OW, WHEN THE simple youth heard this, he ran before her, and the whole seven trotted after him. The sight was so ridiculous that the moment the princess saw it she burst into a violent fit of laughter and they thought she would never leave off.
After this, the youth went to the king, and demanded his daughter in marriage, according to the king's decree; but his majesty did not quite like to have the young man for a son-in-law, so he said that, before he could consent to the marriage, the youth must bring him a man who could drink all the wine in the king's cellar.
The simpleton went into the forest, for he thought, "If anyone can help me, it is the little gray man." When he arrived at the spot where he had cut down the tree, there stood a man with a very miserable face.
The youth asked him why he looked so sorrowful.
"Oh," he exclaimed, "I suffer such dreadful thirst that nothing seems able to quench it; and cold water I cannot endure. I have emptied a cask of wine already, but it was just like a drop of water on a hot stone."
"I can help you," cried the young man; "come with me, and you shall have your fill, I promise you."
Upon this he led the man into the king's cellar, where he opened the casks one after another, and drank and drank till his back ached; and before the day closed he had quite emptied the king's cellar.
Again the young man asked for his bride, but the king was annoyed at the thought of giving his daughter to such a common fellow, and to get rid of him he made another condition. He said that no man should have his daughter who could not find someone able to eat up a whole mountain of bread.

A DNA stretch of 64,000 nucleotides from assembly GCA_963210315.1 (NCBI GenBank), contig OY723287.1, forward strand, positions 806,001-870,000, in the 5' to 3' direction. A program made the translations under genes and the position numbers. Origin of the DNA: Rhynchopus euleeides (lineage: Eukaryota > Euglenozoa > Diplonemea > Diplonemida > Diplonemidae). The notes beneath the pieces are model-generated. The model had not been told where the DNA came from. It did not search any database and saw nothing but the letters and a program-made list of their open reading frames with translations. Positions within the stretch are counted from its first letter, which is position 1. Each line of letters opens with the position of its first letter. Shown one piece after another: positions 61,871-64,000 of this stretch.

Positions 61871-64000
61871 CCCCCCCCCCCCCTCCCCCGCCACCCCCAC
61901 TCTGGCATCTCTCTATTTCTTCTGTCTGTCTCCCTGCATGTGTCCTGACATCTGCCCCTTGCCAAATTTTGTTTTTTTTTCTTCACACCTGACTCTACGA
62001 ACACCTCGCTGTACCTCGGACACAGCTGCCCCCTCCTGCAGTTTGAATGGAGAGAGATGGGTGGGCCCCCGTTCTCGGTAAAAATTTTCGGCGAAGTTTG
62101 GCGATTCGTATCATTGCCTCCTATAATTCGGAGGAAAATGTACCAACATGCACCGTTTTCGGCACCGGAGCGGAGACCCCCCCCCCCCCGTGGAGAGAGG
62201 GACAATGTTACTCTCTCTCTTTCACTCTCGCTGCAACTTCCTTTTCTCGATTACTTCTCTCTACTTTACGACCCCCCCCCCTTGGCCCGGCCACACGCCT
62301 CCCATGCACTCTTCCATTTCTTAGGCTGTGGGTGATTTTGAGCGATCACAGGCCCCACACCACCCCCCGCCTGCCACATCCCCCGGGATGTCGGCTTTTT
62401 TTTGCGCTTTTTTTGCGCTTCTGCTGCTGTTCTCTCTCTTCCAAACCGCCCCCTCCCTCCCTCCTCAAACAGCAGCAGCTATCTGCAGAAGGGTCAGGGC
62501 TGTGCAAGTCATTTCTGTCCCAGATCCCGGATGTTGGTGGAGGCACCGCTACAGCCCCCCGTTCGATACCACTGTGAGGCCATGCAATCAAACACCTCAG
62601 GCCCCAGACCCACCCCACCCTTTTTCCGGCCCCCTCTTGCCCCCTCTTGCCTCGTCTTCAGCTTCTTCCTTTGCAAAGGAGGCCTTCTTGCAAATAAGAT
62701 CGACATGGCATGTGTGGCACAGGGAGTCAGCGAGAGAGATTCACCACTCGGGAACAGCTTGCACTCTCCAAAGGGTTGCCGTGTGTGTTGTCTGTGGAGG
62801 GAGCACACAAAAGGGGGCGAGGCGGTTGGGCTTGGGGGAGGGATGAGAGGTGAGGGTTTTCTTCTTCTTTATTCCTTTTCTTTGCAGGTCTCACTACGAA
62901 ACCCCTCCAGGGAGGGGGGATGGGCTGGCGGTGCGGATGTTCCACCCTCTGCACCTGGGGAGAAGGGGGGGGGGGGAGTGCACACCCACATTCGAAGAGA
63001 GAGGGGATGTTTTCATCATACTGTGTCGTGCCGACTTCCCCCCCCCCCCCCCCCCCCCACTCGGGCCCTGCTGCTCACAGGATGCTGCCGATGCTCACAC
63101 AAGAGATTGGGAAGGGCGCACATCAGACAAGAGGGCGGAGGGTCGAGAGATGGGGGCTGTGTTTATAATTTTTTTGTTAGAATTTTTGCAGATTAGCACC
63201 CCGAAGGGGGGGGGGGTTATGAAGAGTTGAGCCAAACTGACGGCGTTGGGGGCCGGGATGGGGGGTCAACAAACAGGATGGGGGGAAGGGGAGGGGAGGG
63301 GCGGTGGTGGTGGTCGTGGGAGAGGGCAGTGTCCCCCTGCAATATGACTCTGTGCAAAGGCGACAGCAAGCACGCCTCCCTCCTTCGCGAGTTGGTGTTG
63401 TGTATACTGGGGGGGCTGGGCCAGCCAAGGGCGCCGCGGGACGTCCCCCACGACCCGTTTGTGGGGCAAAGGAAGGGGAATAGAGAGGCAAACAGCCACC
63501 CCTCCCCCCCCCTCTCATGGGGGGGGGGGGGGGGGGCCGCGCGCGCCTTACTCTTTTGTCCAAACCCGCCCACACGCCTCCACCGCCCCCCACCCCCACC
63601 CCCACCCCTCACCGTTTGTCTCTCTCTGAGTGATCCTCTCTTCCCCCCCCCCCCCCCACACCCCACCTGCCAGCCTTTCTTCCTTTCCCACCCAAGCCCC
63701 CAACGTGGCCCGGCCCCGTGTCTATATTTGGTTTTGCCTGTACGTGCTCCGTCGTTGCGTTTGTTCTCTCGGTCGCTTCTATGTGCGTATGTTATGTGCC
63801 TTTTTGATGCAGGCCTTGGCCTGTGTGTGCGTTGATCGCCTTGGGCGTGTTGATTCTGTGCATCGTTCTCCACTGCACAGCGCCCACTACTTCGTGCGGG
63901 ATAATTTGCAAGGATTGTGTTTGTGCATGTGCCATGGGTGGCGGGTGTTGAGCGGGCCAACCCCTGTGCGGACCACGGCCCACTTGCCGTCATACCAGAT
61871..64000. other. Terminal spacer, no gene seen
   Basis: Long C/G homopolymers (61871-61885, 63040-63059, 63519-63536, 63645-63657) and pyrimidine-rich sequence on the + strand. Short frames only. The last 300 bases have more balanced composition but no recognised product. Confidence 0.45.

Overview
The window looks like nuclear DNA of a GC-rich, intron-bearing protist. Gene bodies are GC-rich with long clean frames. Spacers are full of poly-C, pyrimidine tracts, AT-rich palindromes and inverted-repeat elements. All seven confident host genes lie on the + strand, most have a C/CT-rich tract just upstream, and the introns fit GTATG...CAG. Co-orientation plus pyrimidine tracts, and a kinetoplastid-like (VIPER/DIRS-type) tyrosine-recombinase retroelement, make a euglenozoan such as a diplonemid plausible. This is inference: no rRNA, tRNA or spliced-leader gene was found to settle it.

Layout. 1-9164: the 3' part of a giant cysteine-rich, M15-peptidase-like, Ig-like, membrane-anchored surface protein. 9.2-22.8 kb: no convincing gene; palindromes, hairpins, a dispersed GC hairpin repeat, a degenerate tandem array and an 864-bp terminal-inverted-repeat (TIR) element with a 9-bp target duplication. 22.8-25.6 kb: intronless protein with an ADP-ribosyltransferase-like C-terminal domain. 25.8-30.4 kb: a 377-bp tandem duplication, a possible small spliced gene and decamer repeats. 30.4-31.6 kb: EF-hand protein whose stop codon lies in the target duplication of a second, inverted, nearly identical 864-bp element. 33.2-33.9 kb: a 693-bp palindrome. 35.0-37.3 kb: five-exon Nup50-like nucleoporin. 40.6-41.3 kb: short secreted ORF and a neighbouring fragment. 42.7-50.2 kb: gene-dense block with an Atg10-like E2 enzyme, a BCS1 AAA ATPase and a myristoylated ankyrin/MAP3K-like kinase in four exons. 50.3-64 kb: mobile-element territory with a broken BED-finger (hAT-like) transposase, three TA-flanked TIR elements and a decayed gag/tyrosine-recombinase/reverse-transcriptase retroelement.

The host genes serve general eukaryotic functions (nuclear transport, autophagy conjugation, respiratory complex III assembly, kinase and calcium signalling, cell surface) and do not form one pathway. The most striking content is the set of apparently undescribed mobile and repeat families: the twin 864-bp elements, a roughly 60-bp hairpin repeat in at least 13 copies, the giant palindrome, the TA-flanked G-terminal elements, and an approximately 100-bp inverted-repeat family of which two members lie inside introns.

Away went the simpleton to the forest as before, and there in the same place sat a man binding himself round tightly with a belt, and making the most horrible faces. As the youth approached, he cried, "I have eaten a whole ovenful of rolls, but it has not satisfied me a bit; I am as hungry as ever, and my stomach feels so empty that I am obliged to bind it round tightly, or I should die of hunger."
The simpleton could hardly contain himself for joy when he heard this. "Get up," he exclaimed, "and come with me, and I will give you plenty to eat, I'll warrant."
So he led him to the king's court, where his majesty had ordered all the flour in the kingdom to be made into bread, and piled up in a huge mountain. The hungry man placed himself before the bread, and began to eat, and before evening the whole pile had disappeared.
Then the simpleton went a third time to the king, and asked for his bride, but the king made several excuses, and at last said that if he could bring him a ship that would travel as well by land as by water, then he should, without any further conditions, marry his daughter.
The youth went at once straight to the forest, and saw the same old gray man to whom he had given his cake. "Ah," he said, as the youth approached, "it was I who sent the men to eat and drink, and I will also give you a ship that can travel by land or by sea, because when you thought I was poor you were kind-hearted, and gave me food and drink."
The youth took the ship, and when the king saw it he was quite surprised; but he could not any longer refuse to give him his daughter in marriage. The wedding was celebrated with great pomp, and after the king's death the simple wood-cutter inherited the whole kingdom, and lived happily with his wife.